The Beach at Sainte-Adresse Frederic Bazille Buy Art Prints Now
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Tom Gurney BSc (Hons) is an art history expert with over 20 years experience
Published on June 19, 2020 / Updated on October 14, 2023
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As a young artist in Paris, Frederic Bazille became part of the impressionist school of art from an early age, moving to Paris in 1862 and mixing with artists such as Delacroix, Manet and Monet.

Bazille was from a prosperous family in the Montpellier region of France and showed generosity towards his less affluent contemporaries by allocating space in his studio and materials to use. The painting of The Beach at Sainte-Adresse was created in 1865 and is a classic example of impressionism capturing many of the qualities of movement and light that the genre became famous for, and the painting now resides in the U.S. High Museum of Art in Atlanta.

Bazille had agreed to study medicine in conjunction with art as this was the only way his parents would allow him to develop his artistic skills. However, after failing his medical exam in 1864 he started to paint full-time and developed his style more comprehensively by studying in the studio of Charles Gleyre. Impressionism was renowned for a more open style of painting with an emphasis on capturing light quality and a sense of movement.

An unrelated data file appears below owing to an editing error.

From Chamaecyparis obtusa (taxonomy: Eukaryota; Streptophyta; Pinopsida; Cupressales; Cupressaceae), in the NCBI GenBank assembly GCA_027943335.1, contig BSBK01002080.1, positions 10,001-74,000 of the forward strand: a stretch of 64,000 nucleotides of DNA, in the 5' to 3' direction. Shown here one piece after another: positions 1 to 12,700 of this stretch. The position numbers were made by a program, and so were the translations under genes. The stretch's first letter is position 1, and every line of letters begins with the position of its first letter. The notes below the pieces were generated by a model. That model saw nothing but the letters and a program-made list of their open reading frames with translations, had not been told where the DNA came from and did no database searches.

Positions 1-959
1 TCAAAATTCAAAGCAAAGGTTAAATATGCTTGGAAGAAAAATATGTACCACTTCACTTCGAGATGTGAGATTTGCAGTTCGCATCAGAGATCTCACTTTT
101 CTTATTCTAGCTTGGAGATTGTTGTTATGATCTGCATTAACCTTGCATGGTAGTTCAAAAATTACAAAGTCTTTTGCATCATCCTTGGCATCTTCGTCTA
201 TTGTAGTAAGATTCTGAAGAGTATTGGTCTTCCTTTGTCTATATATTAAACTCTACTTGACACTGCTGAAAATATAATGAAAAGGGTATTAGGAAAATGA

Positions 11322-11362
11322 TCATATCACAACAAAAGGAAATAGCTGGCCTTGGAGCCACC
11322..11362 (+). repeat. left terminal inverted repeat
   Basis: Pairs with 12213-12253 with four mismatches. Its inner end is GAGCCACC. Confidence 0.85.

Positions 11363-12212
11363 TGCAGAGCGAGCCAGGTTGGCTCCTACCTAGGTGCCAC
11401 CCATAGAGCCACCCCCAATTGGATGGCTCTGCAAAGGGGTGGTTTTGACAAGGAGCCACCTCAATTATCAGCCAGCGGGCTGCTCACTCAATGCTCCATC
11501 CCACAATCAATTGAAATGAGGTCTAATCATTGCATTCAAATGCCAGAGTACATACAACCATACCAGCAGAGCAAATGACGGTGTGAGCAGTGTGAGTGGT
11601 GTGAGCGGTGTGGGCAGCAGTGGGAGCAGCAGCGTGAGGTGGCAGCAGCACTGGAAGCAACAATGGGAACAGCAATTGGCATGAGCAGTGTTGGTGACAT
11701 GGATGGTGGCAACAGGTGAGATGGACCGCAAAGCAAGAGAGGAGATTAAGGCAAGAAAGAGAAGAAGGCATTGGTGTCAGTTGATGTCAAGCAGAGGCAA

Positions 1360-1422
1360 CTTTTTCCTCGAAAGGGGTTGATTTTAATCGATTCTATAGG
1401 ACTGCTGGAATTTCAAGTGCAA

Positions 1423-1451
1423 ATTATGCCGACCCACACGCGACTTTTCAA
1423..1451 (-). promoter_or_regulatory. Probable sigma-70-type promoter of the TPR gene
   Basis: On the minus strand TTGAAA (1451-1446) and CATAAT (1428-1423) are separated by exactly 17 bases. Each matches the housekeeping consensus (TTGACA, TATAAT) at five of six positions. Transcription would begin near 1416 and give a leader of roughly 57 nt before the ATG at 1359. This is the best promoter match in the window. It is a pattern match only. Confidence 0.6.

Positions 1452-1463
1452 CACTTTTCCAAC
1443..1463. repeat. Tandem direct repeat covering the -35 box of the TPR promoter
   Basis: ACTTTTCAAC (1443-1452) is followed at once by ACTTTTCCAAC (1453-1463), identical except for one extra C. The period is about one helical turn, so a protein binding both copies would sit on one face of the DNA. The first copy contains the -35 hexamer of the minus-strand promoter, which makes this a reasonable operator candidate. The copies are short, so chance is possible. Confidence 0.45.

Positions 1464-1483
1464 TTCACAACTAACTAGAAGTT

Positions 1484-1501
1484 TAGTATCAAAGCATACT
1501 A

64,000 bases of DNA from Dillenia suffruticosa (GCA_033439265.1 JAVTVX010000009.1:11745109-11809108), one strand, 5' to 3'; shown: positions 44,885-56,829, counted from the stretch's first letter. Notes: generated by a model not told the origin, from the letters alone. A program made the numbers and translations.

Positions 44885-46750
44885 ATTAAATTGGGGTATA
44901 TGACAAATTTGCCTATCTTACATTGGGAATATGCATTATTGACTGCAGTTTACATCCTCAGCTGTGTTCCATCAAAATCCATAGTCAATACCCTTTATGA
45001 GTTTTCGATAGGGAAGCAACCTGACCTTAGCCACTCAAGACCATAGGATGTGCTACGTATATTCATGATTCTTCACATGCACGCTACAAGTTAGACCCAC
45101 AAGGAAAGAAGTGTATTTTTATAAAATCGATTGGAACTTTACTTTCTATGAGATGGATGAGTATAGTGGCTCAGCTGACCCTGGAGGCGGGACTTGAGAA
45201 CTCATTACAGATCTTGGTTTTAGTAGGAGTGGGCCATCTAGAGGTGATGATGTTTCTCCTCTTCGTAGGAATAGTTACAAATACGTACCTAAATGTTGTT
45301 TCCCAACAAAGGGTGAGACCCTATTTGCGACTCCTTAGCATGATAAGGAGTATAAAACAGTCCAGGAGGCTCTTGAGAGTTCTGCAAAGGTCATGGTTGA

The seacape of the beach at Sainte-Adresse is typical of impressionism but retains Bazille's own particular style which was slightly more moderate than some of his peers. The waves have an intriguing light sheen and seem to be almost moving, and the picture also depicts the 'plein air' style which was also a key feature of the time. This style involved painting outdoors in order to capture natural scenes and lighting and was a move away from the type of studio painting that entailed following set rules to create a pre-determined look.

The painting of the beach scene was an artwork created by Bazille for his uncle and depicts Sainte-Adresse in Normandy. Bazille had visited the area with his fellow artist, Claude Monet, who was originally from this region, and the painting was fully finished in his studio about a year after their visit and shows a figure on the left of the windswept scene with the boat heading towards the shore. Bazille was very much influenced by Monet at this time, and the painting also shows how the artist was still developing some of the impressionist qualities of his work at this period in his career. Monet also painted the epic work Garden at Sainte-Adresse.